bookporn #17: a Northern Song imperial gold & jade ritual book, National Palace Museum, Taipei

gold & jade book

so, remember the thai strip-style books? This is the rich man’s version — in fact, the royal version. Instead of bamboo, the book is made of pale green-white jade; it’s tied together with gold wire rather than rope or twine; and the words are carved into the jade and FILLED IN WITH GOLD. This jade book is from the Northern Song dynasty period (dated circa 1008 A.D.) and contains the text of the Fengshan Sacrifice ceremonies performed by the Emperor Chen-Tsung, in which he traditionally conveys his wishes to Heaven, e.g. desire for long life, eternal harmony, peace etc.

Texts like these are particularly precious — this one was discovered in 1931 around Mount Tai in Shandong Province. Quite apart from their intrinsic value and OMG HOT BOOKBLING-NESS, they are historically valuable: it was considered improper for the Emperor’s divine conversation & wishes to be made public, so they were rarely ever written down in official documentation. There’s an excerpt from the Imperial Biography of Emperor Xiao Wu (140-87 B.C.) about the performance of the Fengshan ceremony:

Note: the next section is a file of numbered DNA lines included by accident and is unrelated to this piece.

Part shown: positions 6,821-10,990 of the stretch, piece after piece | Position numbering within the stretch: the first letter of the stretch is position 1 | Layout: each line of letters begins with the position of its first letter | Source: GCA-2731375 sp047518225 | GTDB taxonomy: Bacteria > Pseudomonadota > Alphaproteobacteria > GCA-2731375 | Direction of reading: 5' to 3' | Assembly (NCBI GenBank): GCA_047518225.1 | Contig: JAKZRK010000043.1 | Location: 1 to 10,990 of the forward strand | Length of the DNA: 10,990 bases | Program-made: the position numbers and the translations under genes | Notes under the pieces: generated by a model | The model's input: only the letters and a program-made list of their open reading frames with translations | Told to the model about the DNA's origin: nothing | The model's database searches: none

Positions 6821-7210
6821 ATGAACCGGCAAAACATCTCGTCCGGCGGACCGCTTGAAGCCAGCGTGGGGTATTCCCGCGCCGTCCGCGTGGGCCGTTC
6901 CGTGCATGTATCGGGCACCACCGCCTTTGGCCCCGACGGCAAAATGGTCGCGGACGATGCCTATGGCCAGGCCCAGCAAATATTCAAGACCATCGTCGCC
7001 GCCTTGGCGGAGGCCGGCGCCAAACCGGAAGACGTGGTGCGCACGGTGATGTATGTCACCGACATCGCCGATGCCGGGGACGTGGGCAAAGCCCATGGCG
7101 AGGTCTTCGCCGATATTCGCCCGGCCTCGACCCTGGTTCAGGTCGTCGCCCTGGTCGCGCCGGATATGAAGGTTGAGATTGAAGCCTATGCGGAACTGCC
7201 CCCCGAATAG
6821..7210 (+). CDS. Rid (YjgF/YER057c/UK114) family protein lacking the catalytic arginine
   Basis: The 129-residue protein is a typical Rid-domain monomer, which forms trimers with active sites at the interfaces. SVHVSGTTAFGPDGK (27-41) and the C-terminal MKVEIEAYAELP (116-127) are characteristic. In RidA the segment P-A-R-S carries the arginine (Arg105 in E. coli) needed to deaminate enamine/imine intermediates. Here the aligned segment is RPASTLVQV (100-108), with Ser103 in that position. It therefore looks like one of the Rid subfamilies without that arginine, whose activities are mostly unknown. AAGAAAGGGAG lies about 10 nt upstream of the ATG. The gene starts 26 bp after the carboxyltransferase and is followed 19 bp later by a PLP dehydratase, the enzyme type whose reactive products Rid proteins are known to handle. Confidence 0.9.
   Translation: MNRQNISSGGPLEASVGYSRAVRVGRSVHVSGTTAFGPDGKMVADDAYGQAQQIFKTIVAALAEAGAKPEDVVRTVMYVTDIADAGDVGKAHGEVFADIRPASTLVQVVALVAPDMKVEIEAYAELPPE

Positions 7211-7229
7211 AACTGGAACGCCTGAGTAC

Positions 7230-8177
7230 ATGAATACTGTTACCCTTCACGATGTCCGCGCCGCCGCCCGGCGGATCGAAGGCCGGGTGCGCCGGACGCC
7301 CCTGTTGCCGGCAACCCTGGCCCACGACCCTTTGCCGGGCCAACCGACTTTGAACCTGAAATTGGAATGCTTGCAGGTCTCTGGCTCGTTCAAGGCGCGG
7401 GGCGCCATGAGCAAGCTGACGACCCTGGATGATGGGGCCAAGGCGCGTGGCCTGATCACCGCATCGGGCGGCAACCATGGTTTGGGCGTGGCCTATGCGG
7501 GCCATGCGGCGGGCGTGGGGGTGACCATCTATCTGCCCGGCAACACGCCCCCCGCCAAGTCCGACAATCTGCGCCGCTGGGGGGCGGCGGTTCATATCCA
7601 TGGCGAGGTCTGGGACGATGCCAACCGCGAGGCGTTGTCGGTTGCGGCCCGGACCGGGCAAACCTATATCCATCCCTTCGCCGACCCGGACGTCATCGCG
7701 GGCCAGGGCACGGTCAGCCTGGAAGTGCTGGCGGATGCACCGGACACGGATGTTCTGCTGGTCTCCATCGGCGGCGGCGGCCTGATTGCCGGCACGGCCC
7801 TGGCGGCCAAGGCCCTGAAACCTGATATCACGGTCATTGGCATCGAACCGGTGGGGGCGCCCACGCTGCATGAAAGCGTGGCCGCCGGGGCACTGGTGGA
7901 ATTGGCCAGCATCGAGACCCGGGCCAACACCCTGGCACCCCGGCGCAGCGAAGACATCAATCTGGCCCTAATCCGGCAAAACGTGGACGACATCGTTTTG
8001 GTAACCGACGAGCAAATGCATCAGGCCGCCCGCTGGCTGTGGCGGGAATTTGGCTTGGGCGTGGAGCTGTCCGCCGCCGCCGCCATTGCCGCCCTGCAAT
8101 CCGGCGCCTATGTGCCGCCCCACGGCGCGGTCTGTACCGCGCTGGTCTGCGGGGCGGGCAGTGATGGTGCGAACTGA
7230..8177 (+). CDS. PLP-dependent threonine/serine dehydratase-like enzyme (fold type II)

封泰山下東方,如郊祠泰一之禮。封廣丈二 尺,高九尺,其下則有玉牒書,書祕。

or roughly: The Emperor erected an altar in the east of Mount Tai [for the Fengshan ceremony…]. The altar was two feet wide and nine feet tall; below it lay an official book made of jade, whose contents were secret …

and this is one of those jade books (!!!), whose contents were once the sacred privilege of one man and Heaven (and indeed lost to historical record) but are now splayed open for the world to see, stare at, drool over, at the National Palace Museum in Taipei — where I was until approx. 9 hours ago.



2 responses to “bookporn #17: a Northern Song imperial gold & jade ritual book, National Palace Museum, Taipei

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